Two years ago, Broomwood Hall pioneered the use of iPads throughout the school. Here Joint Principal Malcolm Colquhoun describes the experience

Hard to believe, isn’t it, that it was only as recently as January, 2010, that the late Steve Jobs stood in front of an expectant San Francisco audience to unveil the latest child of his ever-fertile brain. Now, fewer than four years on, the iPad, and the host of imitators it has spawned, have taken over the world; it is estimated that more than half of all British people now own or have access to a ‘tablet’.

People in the field of education were not slow to spot the potential of these machines. But their introduction into schools has not been without controversy. Where I come from – Scotland – ‘tablet’ is the name given to a nastily sweet, tooth-rotting concoction of butter and sugar. Is the micro-chipped version going to perform a similar function on the brain, as some contend, or does it represent a performance-enhancing miracle?

Used wrongly, it could certainly be the former. Used intelligently however, I believe the use of iPads in schools represents a giant leap forward that unleashes creativity and opens up myriad educational opportunities. At Broomwood Hall, we took the decision two years ago to introduce iPads, from September 2012, as required items of individual equipment in the Upper School (our preparatory department for girls aged 8-13), and as classroom sets in the Lower School (boys and girls aged 4-8).

Has it been a success? Let me quote Director of Studies Rebecca Morris: ‘The iPads have met our every hope; at the touch of a button the children can use them as a tool in lessons to research or to present their work. They’re intuitive for the children and teachers, and don’t take up a desk – work can be done alongside it or it can be turned off and put away within seconds. Access to the internet, to word processing, to educational resources is instant, and the cost is low enough to enable every child to have a tablet. It lets us personalise their learning by, for example, giving our 13+ girls access to apps that the other children don’t need.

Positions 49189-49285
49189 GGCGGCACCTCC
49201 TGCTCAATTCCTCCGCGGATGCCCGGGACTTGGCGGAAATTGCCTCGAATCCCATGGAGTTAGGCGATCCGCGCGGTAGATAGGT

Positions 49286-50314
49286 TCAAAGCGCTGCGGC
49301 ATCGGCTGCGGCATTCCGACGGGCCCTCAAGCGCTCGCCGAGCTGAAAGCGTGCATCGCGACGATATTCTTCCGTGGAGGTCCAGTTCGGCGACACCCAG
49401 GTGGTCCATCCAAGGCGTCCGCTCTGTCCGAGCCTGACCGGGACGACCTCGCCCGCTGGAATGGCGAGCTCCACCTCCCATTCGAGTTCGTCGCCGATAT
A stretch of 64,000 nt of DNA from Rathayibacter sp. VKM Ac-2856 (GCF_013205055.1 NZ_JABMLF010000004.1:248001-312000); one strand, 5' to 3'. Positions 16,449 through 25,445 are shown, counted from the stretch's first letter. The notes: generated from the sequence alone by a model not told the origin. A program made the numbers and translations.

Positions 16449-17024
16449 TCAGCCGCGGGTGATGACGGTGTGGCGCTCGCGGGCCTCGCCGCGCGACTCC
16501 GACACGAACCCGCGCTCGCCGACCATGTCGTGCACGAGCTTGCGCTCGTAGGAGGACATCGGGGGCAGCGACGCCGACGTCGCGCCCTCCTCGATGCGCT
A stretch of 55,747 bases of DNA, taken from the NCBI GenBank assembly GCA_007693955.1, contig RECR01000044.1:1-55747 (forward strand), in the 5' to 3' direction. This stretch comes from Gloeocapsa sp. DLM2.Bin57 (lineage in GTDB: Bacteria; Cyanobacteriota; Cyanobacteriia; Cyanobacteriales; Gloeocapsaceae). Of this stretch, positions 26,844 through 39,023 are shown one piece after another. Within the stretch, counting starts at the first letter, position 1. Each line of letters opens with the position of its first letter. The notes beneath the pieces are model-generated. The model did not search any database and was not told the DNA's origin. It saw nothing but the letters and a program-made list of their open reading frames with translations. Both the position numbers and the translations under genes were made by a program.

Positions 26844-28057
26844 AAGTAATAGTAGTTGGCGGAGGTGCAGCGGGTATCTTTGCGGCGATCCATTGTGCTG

We can set personalised extension tasks or extra support tasks, and children can take their work home with them and show their parents (at Broomwood, all homework is done at school). Children who struggle with writing are really excelling in other areas now and are more motivated; whilst in no way replacing paper and pen, the iPads allow those pupils to revise in ways that suit their learning styles, to present their work as presentations or documentaries. It is exciting to see such creativity! Technical problems? Very few, and we can use the iPads for five minutes in a lesson, 10 minutes, or for a whole period with no time wasted’.

To begin with, some parents had doubts. Sixteen months on, I believe that those doubts have been stilled and that the use of iPads has gained complete acceptance. Do they have limitations? Of course, and they will never be a substitute for good teaching. But they enable us, for the first time, to do what all schools have always claimed to do (but didn’t), which is to integrate the use of technology right across the curriculum – easily, seamlessly, cost effectively and in a way that completely captures the imagination of the children.

Let Year 3 teacher Raquel Thomson have the last word. ‘Shall I Siri the text for our presentation?’ asked Horatia, one of her 8-year olds. Admits Raquel, ‘I didn’t have a clue what she was talking about, until she showed me’. Children are so much cleverer than we are!

Broomwood Hall School, 68-74 Nightingale Lane, SW12 8NR; 020 8682 8800; broomwood.co.uk

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